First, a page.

This edition of Intern-Approved features Portland’s other favorite house-served liquid: booze! Be it served in a can, pint, or brandy snifter, there is a wide array of watering holes that have taken up residence in Portland’s historic houses. If the walls of these homes could talk, they would have many stories to tell; and after a few drinks, you just might be able to hear some of them. Each of these historic house bars have embraced their character and charm, demonstrating one more creative way to reuse a house.
Here is a rundown of five historic Portland homes that give new meaning to the idea of a ‘homemade drink.’
1) Liberty Glass
Location: 938 N Cook St.
The Liberty Glass is housed in a pink American Foursquare and is every bit as funky as the color. It has upstairs seating with a hidden nook for those that really want their late night privacy. If you happen to make it there on a Wednesday night, you’ll have the delight of listening to the local band Old Barn Preservation Society (an experience that will give you that folksy sound with a preservation twist you didn’t even know you were missing).
The 1910 house itself has been fairly well preserved with historic flooring and plaster walls still intact. Although the building was vacant in the early 2000s, the Liberty Glass opened its historic doors five years ago and has been doing well ever since.
2) Beech Street Parlor
Location: 412 NE Beech St.
Beech Street Parlor is another colorful, albeit less pink, historic American Foursquare. Somewhat unexpected from the exterior, the interior has embraced more of an earlier Victorian look with its accents and wallpaper. The house has a pyramidal roof with a dormer and overhanging eaves with brackets. Beech Street has the cozy feel of a home, but the music of a club with live DJs and performers every night (though, for those that are a bit more relaxed, that party doesn’t start until well after happy hour.)
The house was built in 1906 in the King neighborhood. Inspecting the upstairs, it is evident that much of the flooring is original with ghost evidence of previous rooms that have now been removed. In the photos below, you can see where flooring was added due to some of the walls being taken out. The crown molding is not original, but is still quite beautiful.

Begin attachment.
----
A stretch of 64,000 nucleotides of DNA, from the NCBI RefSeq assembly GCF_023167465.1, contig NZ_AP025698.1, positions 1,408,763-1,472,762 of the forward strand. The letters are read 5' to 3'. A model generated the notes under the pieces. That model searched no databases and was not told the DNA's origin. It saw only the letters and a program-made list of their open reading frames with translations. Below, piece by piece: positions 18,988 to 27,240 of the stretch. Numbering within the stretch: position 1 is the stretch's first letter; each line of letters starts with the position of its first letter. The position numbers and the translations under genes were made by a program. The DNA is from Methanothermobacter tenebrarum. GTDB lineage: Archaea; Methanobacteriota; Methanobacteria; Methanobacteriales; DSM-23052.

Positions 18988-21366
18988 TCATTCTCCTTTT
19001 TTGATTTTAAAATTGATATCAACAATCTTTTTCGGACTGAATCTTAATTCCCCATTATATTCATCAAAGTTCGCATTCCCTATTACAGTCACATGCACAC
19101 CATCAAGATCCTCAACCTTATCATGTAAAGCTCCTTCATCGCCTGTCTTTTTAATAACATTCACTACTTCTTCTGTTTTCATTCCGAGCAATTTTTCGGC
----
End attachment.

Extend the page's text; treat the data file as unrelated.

3) Raven and Rose
Location: 1331 SW Broadway
Raven and Rose is housed in one of Portland’s oldest structures and is one of the few remaining Stick Style structures in the Northwest. The 1883 building was the carriage house for the storied William Sargent Ladd, who was a Portland banker, politician, and philanthropist. The historic building has been listed on the National Register of Historic Places twice due to being relocated for a temporary time in the mid-2000s. It has been restored into a restaurant on the first floor, while the upstairs is a bar.
The bar itself was formerly the carriage house hayloft and living quarters for the coachman and gardener. It has a hybrid classy-rustic feel with leather chairs, billiard tables, a four foot wide fireplace, and custom-made bar. So why not embrace the all-American feel by ordering an Old Fashioned and playing a round of pool?
4) Pope House
Location: 2075 NW Glisan St.
This house was originally constructed in 1890 in the Queen Anne style, but much of it burned down in 1986. Luckily, it was restored in 1989, retaining much of the historic detail. After the reconstruction was completed, the house was converted to commercial use. Previously the building house the Brazen Bean Martini Bar before becoming the Pope House Bourbon Lounge. It is located in the Alphabet National Register District and fits well in the district with its style and size.
The house has many historic names associated with it. Henry Hewett, who was a prominent businessman in Portland for over 40 years, first owned the land the home sits on. After he sold the land in 1887, the property switched hands five times to different owners from all over the world. The current business is known for its wide assortment of bourbons and even has a “bourbon 101” class that will make you an expert on all things… well, bourbon.
5) The Rambler
Location: 4205 N Mississippi Ave.
This house bar recently traded in its hammock swings for a southwestern flare. Previously the Bungalo Bar, just this past month it reopened as The Rambler with southwestern frito pies and handcrafted takes on basic drinks such as daiquiris. They kept much of the attractions of Bungalo Bar such as the upstairs poolroom with (free) pool, outdoor picnic tables, and fireplaces, but incorporated eclectic fixtures that complement the house.
The bar is set in an orange Craftsman one-and-a-half story house built in 1925. It is nestled among other commercial storefronts and homes on the hip and bustling Mississippi Avenue, a district that was designated a “Conservation District” in 1993 to help protect its character. Much of the Craftsman vibe has been retained, from the hardwood floors to the detailing.
So now that we’ve been talking about house bars, we know what you’re thinking! Well… this gives you a new excuse (not that you needed one) to try a great drink in a historic setting. Even if drinking really isn’t your thing, all of these bars have delicious happy hour menus full of yummy nonalcoholic creations to give you all the motivation needed to enjoy the atmosphere of these great historic homes.